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Third-Hand Smoke - A Threat to Our Children

What is Third-Hand Smoke?

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Updated January 06, 2009

Written or reviewed by a board-certified physician. See About.com's Medical Review Board.

Third-Hand Smoke - A Threat to Our Children
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Researchers at Massachusetts General Hospital for Children (MGHfC) have coined a new term that describes yet another set of dangers associated with cigarette smoke: third-hand smoke. Study results published in the January, 2009 issue of the journal Pediatrics discuss how this new health hazard, third-hand smoke, is especially dangerous for children.

Third-Hand Smoke

Have you ever stood in a check-out line and known there was a smoker nearby, even though no one was smoking at the time? Or have you perhaps walked into a room that had the unmistakable smell of stale cigarette smoke lingering, regardless of the fact that a fan was moving the air? This is what researchers are calling third-hand smoke -- and it represents the toxic deposits that are left behind long after a cigarette is put out.

Cigarette smoke contains gases and small particles that are deposited on every surface they come in contact with, be it the smoker's hair and clothing, or the environment the cigarette was smoked in. Dangerous for young children who may crawl on contaminated surfaces and ingest toxins via hand-to-mouth, third-hand smoke is a serious health risk for our kids, especially those who live in the homes of smokers.

In discussing the hazards of transferring toxins clinging to the smoker and his or her surroundings to children in the vicinity, Jonathan Winickoff, MD, MPH, lead author of the study and assistant director of the MGHfC Center for Child and Adolescent Health Policy explains,

    "When you come into contact with your baby, even if you're not smoking at the time, she comes in contact with those toxins. And if you breastfeed, the toxins will transfer to your baby in your breast milk."
Winickoff adds however, that nursing a baby if you're a smoker is still a better choice than bottle-feeding.

Researchers involved in the study surveyed more than 1,500 households in an effort to learn about adult attitudes regarding the danger third-hand smoke represents to their children and how that might affect smoking in the home. Highlights of what they discovered include:

  • approximately 95 percent of nonsmokers and 84 percent of smokers believe that secondhand smoke is hazardous for children.
On the issue of whether third-hand smoke threatens the health of children:
  • 65 percent of nonsmokers and 43 percent of smokers felt that third-hand smoke harms kids.
When asked about rules regarding smoking in the home:
  • approximately 88 percent of nonsmokers said they didn't allow smoking, while only 27 percent of smokers prohibit smoking in the home.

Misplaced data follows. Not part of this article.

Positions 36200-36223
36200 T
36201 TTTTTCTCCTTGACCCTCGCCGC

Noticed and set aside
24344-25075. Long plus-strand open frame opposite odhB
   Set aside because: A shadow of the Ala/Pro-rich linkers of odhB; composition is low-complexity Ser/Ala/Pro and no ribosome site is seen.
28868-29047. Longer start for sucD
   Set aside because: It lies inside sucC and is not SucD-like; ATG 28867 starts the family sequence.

However, both non-smokers and smokers who felt that third-hand smoking was harmful to children's health were more inclined to restrict smoking in their homes.

The Chemicals in Cigarettes

Researchers have identified upwards of 4,000 different chemical compounds that are present in cigarette smoke, including 200 poisonous gases, 60 carcinogens and several heavy, toxic metals.

Secondhand Smoke

When a cigarette is smoked, about half of the smoke is inhaled and exhaled (mainstream smoke) by the smoker and the other half floats around in the air (sidestream smoke). The combination of mainstream and sidestream smoke makes up environmental tobacco smoke (ETS). Also known as secondhand smoke, ETS plays a role in a multitude of health problems that can affect nearly every organ of our bodies. From heart disease and cancer to respiratory problems that steal our ability to breathe, secondhand smoke is toxic and dangerous to anyone exposed to it.

Children and Secondhand Smoke

Children face a higher risk than adults of the negative effects of secondhand smoke. Not only is a child's body still developing physically, but their breathing rate is faster than that of adults. Adults breathe in and out approximately 14 to 18 times a minute, where newborns can breathe as many as 60 times a minute. Up until a child is about 5 years old, the respiratory rate is quite fast; usually between 20 and 60 breaths per minute. When the air is tainted with cigarette smoke, young, developing lungs receive a higher concentration of inhaled toxins than do older lungs.

They Depend on Us

Young children have less control over their surroundings than the rest of us. Babies can't move to another room because the air is smoky, or the floor is contaminated with the toxic residue of cigarette smoke. They depend on us to provide them with a healthy environment to grow up in.

Do your part to insure that children don't suffer the health hazards posed by cigarette smoking. Ban smoking in your home and car, and if you smoke, quit now.

Source:

Third-Hand Smoke: Another Reason to Quit Smoking. 29 December, 2008. EurekAlert - American Associateion for the Advancement of Science (AAAS).

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